By Sandra Kirby, Class of 2018
Amen I say to you, unless you be converted, and become as little children, you shall not enter into the kingdom of heaven. (Matt. 18:13)
On April 21st, students from Thomas More College of Liberal Arts attended the 5th Annual Catholic Literature Conference. The topic was “Innocence and Wisdom,” focusing on the innocence of children, their simplicity and goodness. The panel of speakers included TMC Visiting Fellow Joseph Pearce, TMC Visiting Fellow Dr. Amy Fahey, President of Wyoming Catholic College Dr. Glenn Arbery, and TMC Fellow Dr. Anthony Esolen.
Joseph Pearce centered his talk around the Chronicles of Narnia. Though they are written as children’s books, Pierce warned his listeners not to dismiss them as if they were only meant for children. He believes that Lewis works on multiple levels, handling deep themes within a story which can be enjoyed by a small child; if we approach the works with humility, we open ourselves up to wonder, and that wonder leads us to wisdom.
Next, Dr. Amy Fahey gave her speech, “Children’s Literature: Restoring Imagination for All Ages.” She began by noting how all great writers talk about those childhood experiences which ignited their imaginations, whether it was something they observed in their surroundings or a story they were told by their mother. Yet, somehow, there is a tendency to dismiss the early influences in childhood learning as if it is simply too basic for the dignity of an adult mind.
According to Dr. Fahey, children’s literature is not merely a simplistic and incomplete view of reality, but an invitation to something large, mysterious, and healthy. It invites the reader along, asking him to fall into step beside him as he does his chores or fights a dragon, and shows him a whole new world. This world of a child is a simple one, not a simplistic one, yet it is a world becoming more and more foreign to us. Rather than push it away, we should engage it, answer the invitation, and rediscover our own childlike simplicity.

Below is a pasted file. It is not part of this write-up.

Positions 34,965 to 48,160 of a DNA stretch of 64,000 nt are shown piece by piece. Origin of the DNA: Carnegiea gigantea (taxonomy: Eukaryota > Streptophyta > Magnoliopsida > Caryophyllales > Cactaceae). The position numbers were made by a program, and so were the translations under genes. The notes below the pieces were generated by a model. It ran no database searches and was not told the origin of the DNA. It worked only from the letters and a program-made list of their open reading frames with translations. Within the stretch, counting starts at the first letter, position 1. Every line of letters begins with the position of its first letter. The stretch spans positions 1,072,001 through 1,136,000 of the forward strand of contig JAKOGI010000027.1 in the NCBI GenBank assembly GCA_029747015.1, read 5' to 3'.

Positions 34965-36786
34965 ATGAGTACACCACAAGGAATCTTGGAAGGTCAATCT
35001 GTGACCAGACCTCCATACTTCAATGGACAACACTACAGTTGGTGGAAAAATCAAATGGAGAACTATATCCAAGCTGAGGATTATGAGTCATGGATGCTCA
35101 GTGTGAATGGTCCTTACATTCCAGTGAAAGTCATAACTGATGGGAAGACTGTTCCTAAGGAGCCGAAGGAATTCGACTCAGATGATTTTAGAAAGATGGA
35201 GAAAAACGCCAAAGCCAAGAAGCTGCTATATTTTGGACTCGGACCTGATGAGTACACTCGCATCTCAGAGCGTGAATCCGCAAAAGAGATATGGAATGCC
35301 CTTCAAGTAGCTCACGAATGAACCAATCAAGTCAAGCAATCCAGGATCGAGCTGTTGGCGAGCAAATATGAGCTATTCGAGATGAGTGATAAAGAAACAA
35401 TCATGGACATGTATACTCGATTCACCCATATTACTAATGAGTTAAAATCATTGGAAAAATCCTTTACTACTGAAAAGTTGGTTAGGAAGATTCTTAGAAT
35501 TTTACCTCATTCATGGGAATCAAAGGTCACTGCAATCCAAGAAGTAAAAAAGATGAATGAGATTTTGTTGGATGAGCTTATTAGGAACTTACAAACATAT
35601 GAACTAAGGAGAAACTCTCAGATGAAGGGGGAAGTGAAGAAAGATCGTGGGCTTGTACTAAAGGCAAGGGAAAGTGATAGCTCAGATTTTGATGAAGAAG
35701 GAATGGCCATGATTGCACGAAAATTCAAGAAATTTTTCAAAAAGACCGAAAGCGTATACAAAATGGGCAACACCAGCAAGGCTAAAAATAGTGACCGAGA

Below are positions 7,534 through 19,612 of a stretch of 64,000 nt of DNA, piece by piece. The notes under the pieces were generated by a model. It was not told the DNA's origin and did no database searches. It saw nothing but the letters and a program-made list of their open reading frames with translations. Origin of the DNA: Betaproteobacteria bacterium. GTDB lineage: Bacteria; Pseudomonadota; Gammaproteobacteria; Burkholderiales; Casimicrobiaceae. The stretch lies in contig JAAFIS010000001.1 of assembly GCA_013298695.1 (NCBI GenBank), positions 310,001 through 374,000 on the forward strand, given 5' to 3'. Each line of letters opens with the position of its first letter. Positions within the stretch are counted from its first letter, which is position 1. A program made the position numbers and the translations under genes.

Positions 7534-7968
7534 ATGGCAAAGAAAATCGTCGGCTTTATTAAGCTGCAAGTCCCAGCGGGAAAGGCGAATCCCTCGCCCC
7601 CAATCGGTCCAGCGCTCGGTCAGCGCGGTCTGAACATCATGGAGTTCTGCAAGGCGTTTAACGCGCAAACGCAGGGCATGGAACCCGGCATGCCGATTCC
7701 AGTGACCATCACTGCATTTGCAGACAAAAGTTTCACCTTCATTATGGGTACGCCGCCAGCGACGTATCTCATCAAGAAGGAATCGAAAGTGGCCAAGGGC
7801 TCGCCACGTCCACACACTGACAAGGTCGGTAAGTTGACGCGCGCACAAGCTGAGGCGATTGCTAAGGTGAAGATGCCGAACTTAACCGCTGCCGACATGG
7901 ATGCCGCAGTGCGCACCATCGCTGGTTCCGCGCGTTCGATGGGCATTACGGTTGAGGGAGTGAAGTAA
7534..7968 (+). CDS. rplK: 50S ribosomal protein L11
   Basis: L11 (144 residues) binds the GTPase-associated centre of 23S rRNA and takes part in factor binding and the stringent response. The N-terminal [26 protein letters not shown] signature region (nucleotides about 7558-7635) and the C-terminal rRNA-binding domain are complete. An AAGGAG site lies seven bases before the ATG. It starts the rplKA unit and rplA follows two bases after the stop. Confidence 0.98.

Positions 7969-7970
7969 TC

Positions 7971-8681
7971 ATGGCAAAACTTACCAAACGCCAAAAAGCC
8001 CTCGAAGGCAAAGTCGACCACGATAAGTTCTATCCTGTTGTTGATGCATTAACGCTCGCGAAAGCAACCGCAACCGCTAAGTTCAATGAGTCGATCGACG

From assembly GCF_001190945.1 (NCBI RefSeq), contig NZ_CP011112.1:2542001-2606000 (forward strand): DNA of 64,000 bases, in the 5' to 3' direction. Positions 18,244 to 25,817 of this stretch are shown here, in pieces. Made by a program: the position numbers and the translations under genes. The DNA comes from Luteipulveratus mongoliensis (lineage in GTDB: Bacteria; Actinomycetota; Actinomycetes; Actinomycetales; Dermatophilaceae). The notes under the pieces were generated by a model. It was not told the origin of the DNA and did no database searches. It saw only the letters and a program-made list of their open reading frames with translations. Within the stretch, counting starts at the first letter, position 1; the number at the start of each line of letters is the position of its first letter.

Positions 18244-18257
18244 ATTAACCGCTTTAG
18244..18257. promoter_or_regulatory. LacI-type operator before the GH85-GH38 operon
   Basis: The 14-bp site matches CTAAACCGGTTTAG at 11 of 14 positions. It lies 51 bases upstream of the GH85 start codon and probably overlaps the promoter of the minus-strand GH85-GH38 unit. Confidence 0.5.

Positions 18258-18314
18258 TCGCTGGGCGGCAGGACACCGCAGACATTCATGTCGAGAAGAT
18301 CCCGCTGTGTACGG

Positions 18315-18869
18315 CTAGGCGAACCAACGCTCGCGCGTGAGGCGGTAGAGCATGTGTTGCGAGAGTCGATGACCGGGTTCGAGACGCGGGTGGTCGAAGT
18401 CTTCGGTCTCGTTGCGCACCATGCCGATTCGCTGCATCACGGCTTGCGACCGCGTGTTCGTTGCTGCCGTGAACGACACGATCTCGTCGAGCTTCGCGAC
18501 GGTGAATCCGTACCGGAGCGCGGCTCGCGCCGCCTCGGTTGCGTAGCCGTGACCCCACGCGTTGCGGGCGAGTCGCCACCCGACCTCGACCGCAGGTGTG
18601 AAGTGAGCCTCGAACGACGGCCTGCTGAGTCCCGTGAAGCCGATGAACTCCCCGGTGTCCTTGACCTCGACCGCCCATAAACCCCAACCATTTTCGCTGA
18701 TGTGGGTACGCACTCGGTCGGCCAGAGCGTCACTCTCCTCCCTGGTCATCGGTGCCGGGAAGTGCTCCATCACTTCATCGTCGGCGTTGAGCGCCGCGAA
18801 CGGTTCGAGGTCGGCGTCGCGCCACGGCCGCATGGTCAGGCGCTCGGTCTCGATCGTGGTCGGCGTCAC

Dr. Glenn Arbery offered a comparison between C.S. Lewis and Milton in his speech, “Lost and Found: The Fortunes of Eve in Milton and Perelandra.” He compared Milton’s Eve in Paradise Lost to Lewis’s Green Lady in Perelandra. Dr. Arbery remarked that the very nature of both works, in considering prelapsarian man, requires an elevation of the imagination that is no mean feat. The innocence of our first parents was not ignorance or the result of imperfect knowledge, but a fitting and noble grace, unpolluted by disorder.
It is the destruction of this innocence due to the Devil’s temptation and Eve’s disordered pride that leads to the Fall of the human race. Lewis offers a new narrative in his work, Perelandra, where the world, Venus, is new, and its Green Lady is the first woman. She too, is tempted, but thanks to an intercessor, Ransom, the outcome is rewritten. The Green Lady allows humility to prevail over the temptation to pride; rather than listen to the empty promises of her temptor, she realizes and chooses the good she has rather than clinging to an imagined or expected “good.”
Dr. Anthony Esolen gave the final speech of the afternoon: “Dickens and the Gospel of Childhood.” His chief focus was the representation of childhood in Dickens’s novel, Bleak House. In this novel, Dickens offers commentary on the various ways childhood is misunderstood and abused.
Some simply miss the point of childhood altogether, forgetting it is something to be nurtured and taken care of, and so neglect their own children. Alternately, there are those who are hyperfocused on a particular idea of the child, and stifle childhood with forced shows of goodness while failing to raise them as truly good. Then there are those sad souls who skip childhood altogether, forced to grow to adulthood before their time by some necessity of their position. Finally, there are those who usurp the place of a child, adults who refuse to take responsibility for themselves and simply look to transfer this burden of their personal responsibility onto others.
Dr. Esolen ended by reminding the audience of our responsibility towards children, to the preservation of their genuine childhood in all its innocence and wonder. This responsibility, however, cannot take the form of mere sentiment. Many people have a tendency to take on a sort of telescopic philanthropy, projecting all their warm feeling onto the distant sufferer and forgetting those at home. Yet, while more than happy to be the keeper of our brother out in Africa, we neglect the ordinary, homemade article, one not softened by distance and living under our very nose.